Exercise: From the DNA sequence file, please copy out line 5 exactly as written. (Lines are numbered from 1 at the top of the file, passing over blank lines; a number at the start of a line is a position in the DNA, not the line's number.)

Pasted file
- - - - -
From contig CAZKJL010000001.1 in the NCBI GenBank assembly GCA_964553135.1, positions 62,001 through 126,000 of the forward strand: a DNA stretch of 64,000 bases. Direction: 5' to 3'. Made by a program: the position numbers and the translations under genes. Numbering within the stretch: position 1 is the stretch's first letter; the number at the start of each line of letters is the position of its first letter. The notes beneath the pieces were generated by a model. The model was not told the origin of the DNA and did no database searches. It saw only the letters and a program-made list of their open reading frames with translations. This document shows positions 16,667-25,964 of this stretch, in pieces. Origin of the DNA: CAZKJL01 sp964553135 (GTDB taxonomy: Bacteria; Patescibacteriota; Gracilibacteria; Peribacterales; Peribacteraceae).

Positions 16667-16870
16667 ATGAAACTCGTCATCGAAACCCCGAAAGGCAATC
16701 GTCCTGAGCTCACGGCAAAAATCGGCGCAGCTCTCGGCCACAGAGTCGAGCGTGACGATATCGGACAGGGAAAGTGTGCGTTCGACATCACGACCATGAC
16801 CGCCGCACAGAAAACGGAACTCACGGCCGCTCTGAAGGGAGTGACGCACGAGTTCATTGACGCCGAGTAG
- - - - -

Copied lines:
16801 CGCCGCACAGAAAACGGAACTCACGGCCGCTCTGAAGGGAGTGACGCACGAGTTCATTGACGCCGAGTAG